While physicians may worry about being audited because they’re overreaching when it comes to coding, recent data reveal that hospitalists face the opposite problem: They consistently undercode their work.

To get an idea of the scope of undercoding, you need look no further than the Centers for Medicare & Medicaid Services (CMS). In the late 1990s, the CMS established the comprehensive error rate testing (CERT) program, which audits more than 100,000 claims each year to determine how many Medicare payments were incorrect.

You’ve no doubt seen the results of this program in news stories that highlight how much money Medicare is overpaying physicians and hospitals. But the program also tracks underpayments, and CERT analyses consistently find that many E&M services are undercoded. Not surprisingly, codes that hospitalists use are on that list.

According to the latest CERT findings, for example, inpatient follow-up consults (CPT 99261) are undercoded 17% of the time. And as a group, subsequent care inpatient codes (99231-99233) make the list of the top 20 claims that are consistently undercoded.

While national studies estimate that physicians lose up to 9% of the revenue they should receive because of undercoding, one hospitalist practice that we worked with was taking a 20% hit in reimbursement for subsequent care days because the physicians rarely used the highest level of coding. The group instead opted for 99232 in almost every case, regardless of the patient’s condition. After reviewing their documentation practices and showing the physicians their CPT productivity reports each month, the doctors began coding more accurately.

Why do doctors undercode? While it may seem counterintuitive that physicians would bill Medicare for a penny less than what they’re owed, there are some basic explanations. For one, many physicians lack a true understanding of E&M coding, a system that even the CMS allows can be subjective.

Some physicians try to be conservative with their coding to avoid scrutiny by insurers and auditors. They may think that downcoding or using the same level code for all visits is playing it safe.

One physician we worked with went so far as to use subsequent visit codes rather than the critical care codes he was entitled to. Why? He said that he wasn’t sure how to properly document critical care services, even thought he was actually doing a good job documenting not only the time he was spending, but other key factors like the patient’s medical condition and his own decision-making.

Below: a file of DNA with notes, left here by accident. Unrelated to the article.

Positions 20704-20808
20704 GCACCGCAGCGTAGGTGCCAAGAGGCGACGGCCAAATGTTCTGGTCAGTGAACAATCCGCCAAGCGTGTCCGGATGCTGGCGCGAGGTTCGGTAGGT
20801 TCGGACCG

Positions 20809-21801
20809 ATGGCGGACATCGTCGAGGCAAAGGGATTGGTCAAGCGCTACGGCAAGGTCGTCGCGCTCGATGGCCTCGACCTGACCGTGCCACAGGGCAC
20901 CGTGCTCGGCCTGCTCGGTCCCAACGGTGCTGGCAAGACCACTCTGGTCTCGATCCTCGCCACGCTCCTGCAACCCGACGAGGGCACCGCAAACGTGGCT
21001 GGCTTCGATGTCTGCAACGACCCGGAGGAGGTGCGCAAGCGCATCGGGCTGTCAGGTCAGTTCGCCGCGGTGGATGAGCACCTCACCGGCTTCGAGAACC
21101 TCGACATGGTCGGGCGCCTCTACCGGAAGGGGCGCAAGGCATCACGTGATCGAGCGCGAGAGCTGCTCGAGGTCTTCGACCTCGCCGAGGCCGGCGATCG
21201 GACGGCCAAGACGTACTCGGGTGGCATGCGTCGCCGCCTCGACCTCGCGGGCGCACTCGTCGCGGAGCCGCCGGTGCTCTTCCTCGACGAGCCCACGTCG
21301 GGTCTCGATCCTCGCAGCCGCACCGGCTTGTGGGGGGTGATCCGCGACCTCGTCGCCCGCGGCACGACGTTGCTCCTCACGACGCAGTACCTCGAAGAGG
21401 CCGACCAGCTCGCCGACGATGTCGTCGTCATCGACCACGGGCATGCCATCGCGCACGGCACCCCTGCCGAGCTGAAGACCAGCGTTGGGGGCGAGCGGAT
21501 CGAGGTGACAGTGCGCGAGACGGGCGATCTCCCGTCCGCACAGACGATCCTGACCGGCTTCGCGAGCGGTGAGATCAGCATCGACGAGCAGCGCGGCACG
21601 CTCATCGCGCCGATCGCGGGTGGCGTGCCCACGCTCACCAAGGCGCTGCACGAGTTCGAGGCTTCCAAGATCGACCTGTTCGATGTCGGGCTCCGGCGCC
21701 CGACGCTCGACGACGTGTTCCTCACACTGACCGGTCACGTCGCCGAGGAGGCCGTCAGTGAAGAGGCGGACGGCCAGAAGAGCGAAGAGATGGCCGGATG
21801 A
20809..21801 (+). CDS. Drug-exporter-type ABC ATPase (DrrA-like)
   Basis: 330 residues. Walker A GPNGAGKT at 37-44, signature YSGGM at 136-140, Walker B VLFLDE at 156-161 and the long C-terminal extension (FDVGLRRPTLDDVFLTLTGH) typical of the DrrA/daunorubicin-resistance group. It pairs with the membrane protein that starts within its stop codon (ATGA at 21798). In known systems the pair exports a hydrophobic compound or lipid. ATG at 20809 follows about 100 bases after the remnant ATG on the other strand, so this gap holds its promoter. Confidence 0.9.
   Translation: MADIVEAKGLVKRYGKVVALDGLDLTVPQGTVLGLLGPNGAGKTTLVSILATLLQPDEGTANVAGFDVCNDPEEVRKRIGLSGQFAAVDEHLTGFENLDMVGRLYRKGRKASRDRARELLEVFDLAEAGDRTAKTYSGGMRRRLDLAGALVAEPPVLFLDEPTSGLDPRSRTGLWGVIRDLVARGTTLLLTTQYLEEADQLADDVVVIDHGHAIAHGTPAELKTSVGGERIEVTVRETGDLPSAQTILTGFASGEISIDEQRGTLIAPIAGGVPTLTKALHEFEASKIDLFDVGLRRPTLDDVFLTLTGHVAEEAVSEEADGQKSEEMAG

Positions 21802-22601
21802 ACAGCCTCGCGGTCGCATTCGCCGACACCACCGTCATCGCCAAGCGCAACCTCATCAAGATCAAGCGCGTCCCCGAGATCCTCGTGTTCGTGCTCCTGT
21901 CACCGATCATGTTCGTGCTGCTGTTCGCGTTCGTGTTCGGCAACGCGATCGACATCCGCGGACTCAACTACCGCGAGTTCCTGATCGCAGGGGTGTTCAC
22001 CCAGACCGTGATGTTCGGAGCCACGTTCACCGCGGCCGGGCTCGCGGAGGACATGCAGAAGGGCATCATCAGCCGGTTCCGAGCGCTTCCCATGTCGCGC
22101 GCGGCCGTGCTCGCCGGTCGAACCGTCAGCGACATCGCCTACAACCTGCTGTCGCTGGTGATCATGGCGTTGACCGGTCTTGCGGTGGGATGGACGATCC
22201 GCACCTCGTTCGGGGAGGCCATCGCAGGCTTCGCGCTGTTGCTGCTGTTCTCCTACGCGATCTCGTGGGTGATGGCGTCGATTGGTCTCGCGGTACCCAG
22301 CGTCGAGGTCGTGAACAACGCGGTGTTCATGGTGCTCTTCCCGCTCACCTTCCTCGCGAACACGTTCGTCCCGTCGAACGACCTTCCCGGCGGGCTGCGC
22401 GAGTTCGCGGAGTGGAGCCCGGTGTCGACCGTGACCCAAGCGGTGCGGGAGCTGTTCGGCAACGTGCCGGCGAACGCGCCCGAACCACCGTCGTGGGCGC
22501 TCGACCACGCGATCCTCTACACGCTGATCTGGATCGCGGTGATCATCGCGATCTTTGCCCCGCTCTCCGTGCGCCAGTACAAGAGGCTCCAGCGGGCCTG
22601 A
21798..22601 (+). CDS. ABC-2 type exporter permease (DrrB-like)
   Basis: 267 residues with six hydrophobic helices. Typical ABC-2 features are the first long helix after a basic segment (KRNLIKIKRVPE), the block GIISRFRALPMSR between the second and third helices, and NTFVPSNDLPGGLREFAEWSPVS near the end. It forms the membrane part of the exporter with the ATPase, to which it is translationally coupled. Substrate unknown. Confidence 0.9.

Other physicians, particularly those working in larger institutions, may be using an electronic medical record system. While this technology can be a huge time-saver, these systems often suggest CPT codes without taking into account factors that would warrant using a higher code.

One EMR system we reviewed, for instance, used an outdated diagnosis system, leading to downcoding visits. Another system didn’t include the physician’s remarks or notes, which also resulted in significant downcoding.

What can you do to make sure you are correctly coding your visits? Here are some suggestions that have worked for our clients:

1. Analyze your coding patterns. A good start is to make sure that your billing company provides you with a CPT productivity listing each month that shows how many of each CPT codes are being billed.

Understand that insurers want you to bill the appropriate level of care and that any one code that is used exclusively will raise a red flag. You should be reporting fewer highest level and lowest level codes, using middle level codes most often. For subsequent care visits, for instance, use the mid-level code of 99232 at least half of the time, and then use either 99231 and 99233 for the other half of patient visits.

Some insurers give physicians quarterly or yearly reports showing how their coding patterns compare with their peers and norms. If your statistics are significantly different, you need to figure out why.

2. Don’t blindly trust codes suggested by a computer. Be wary of EMR systems that promise to take care of all the coding for you, because many of your patients can’t be neatly categorized by a computer program. If the system uses a template, for example, review it for completeness and accuracy. And make sure the system includes the contents of any freeform notes that you provide when it chooses a code.

The software’s ICD-9 listings need to be updated each year, and all conditions that apply to the visit should be noted. If you can’t review codes that the system is choosing each time, at least review a sampling each month. Make sure the system properly documents any consults, notes any referring physicians and generates a report.

3. Invest in a coding audit. Make sure that any audit includes subsequent education for all the physicians in the practice. Discuss audit findings and make sure physicians are aware of any coding irregularities. This corrective action will more than pay for itself with better documentation, fewer demands from insurers for refunds and maximized collections.